You can tell if your windows have Lowe_E glass just by looking at your window during the brightest time of day. They should look tinted and extremely hard to see through.

Hope this is helpful

Excessive condensation on Windows throughout winter
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Date/Time11/2/2012 at 7:51:10 PM

First off, humidity levels are always lower in the winter time. That is why most homes have a central humidifier attached to the furnace, to raise the humidity level in the winter. Do you have a humidifier? If so it's set to high and should be turned off in the summer time.

Your bathroom is another source of humidity as you know. Try replacing the fan on/off switch with a timer switch. Also is your fan actually pulling air out of the room? Hold a tissue up to the grate and see if it sticks.

Old leaking windows will condesate very easily as previously mentioned. Creating air flow over them helps with the condensation, but doesn't solve the problem.

Do you have a sump pump in your basement or a high water table? The extra humidity may be coming from your basement. That is were I would put a portable de-humidifier first to see if that helps your situation.

Try placing a humidity meter in various places in the home at the same time, you might be able to narrow down were the highest levels are. A whole home de-humidifier will help and proabley solve the problem, but I would be interested in finding the source and fixing it properly.

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Date/Time11/2/2012 at 8:53:36 PM

We have dealt with this problem with new homes up to 10 yearsw old and have found that there extreme gaps behind the calking of the windows. This needs to be filled with foam then re-caulked. We then asked customers to put in a humidifier which helped get rid of the moisture and ice build up on the windows.


Michael Sorrenti

Muskoka Wood Decks & Fencing

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Date/Time11/3/2012 at 9:41:29 AM

A de-humidifier wouldn't hurt. Fall is the worse time for condensation on windows as humidity gathers in your home all summer and when the weather turns cold it deposts on the coldest place in your house(your windows) are your windows flush with the inside walls or are they set out. If you have builders windows that certainly would not help either.

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Date/Time11/3/2012 at 12:37:06 PM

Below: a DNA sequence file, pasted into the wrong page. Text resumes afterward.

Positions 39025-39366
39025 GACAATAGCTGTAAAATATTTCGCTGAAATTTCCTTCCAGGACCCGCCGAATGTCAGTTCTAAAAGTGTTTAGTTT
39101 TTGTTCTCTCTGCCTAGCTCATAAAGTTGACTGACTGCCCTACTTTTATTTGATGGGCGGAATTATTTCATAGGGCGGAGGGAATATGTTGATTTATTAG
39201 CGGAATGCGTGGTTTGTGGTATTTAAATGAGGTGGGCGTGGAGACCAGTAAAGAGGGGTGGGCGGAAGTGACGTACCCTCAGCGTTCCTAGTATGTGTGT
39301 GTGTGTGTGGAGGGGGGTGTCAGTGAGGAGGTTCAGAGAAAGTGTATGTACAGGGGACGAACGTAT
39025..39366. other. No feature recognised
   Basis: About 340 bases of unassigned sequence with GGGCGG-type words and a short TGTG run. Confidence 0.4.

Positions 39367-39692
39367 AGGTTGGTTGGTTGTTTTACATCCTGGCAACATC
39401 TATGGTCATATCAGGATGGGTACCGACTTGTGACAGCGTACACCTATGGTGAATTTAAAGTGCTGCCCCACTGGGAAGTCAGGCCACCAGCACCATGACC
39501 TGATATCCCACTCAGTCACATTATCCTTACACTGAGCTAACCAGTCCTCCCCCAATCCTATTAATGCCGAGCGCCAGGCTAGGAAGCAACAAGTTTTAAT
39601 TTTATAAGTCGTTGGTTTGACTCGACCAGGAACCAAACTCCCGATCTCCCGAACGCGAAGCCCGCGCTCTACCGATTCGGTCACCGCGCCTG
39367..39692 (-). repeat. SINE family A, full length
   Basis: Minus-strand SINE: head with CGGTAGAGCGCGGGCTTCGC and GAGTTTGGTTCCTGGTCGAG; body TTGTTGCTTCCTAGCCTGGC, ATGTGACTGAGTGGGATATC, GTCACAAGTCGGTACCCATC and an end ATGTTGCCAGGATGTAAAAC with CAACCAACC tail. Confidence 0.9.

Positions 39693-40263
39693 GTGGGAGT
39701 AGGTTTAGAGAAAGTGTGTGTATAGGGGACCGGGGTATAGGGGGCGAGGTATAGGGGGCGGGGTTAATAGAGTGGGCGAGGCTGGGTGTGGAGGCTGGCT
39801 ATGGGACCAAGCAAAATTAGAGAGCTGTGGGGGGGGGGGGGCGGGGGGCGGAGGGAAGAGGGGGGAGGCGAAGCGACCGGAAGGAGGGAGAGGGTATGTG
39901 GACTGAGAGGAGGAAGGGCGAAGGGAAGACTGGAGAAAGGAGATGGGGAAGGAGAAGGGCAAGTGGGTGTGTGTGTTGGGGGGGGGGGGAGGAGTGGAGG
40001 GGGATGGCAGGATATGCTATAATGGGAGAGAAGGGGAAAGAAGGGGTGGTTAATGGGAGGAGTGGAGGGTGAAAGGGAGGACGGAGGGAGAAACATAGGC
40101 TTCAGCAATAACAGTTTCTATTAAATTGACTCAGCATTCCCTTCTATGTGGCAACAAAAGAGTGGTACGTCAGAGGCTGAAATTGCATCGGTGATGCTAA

Hi there,

We know that condensation occurs when cold meets hot. If this I on going, my suggestion would be to spend the 300.00 on a thermal energy audit report, make sure there using flix equipment for thermal imaging, and provide a full report, this will determine if the glass if your windows have lost its Argon gas, this could be the main cause. Before you go out and buy that humidifier.

Good luck

Joey (Tiger) Arruda

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Date/Time11/3/2012 at 1:30:05 PM

I would suggest having a company that installs windows address your dilemma. I am a carpenter and can not correctly advise you.

Thank you

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Beatrice from Bio Solutions Inc in Coquitlam
Date/Time11/5/2012 at 11:34:02 AM

It's hard for any of us to properly diagnose the situation online. There are MANY variables missing from the equation that you may not be aware of as possible factors. But you are on the right track. The age of your home is one of the single most important factors, but what you always must consider is that your house operates as a system, and fixing one issue or upgrading one component may not solve the problem but may just serve as a band-aid.

Start with minor improvements following advice from to winterize your house. As you work through the articles and checklists you mat start to see where you can improve these systems yourself before you need to hire a contractor.

Your single best weapon against condensation, and maintain good air quality in the home, is ventilation (but close the windows on rainy days). Keep those fans running until the relative humidity falls below 50% as anything higher contributes to mould, dust mites, and other insects. Spiders are a great clue to where you may have moisture issue as they go where there is food and insects tend to be around wet wood. I could really go on forever but I'll let the CMHC do the talking. You will find ample information there.

Good Luck!